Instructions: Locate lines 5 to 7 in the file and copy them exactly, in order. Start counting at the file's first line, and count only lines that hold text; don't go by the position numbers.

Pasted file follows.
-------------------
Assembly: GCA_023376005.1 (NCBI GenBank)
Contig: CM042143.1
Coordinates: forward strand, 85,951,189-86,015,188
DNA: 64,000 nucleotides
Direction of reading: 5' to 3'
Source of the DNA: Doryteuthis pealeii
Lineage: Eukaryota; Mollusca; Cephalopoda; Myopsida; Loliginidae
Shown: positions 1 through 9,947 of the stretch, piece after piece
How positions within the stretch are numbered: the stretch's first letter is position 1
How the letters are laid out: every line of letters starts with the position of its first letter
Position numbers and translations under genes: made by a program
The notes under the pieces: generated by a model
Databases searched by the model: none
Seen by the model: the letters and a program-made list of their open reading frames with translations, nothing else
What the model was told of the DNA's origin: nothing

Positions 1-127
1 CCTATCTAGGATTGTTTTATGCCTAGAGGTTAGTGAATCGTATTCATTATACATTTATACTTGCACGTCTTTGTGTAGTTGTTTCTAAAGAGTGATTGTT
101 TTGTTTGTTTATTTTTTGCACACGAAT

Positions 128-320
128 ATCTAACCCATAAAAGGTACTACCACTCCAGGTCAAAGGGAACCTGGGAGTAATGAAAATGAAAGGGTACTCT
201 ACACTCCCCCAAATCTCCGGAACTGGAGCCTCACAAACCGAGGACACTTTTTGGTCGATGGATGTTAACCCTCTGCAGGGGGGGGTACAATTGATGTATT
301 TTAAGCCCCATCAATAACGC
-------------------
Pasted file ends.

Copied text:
Direction of reading: 5' to 3'
Source of the DNA: Doryteuthis pealeii
Lineage: Eukaryota; Mollusca; Cephalopoda; Myopsida; Loliginidae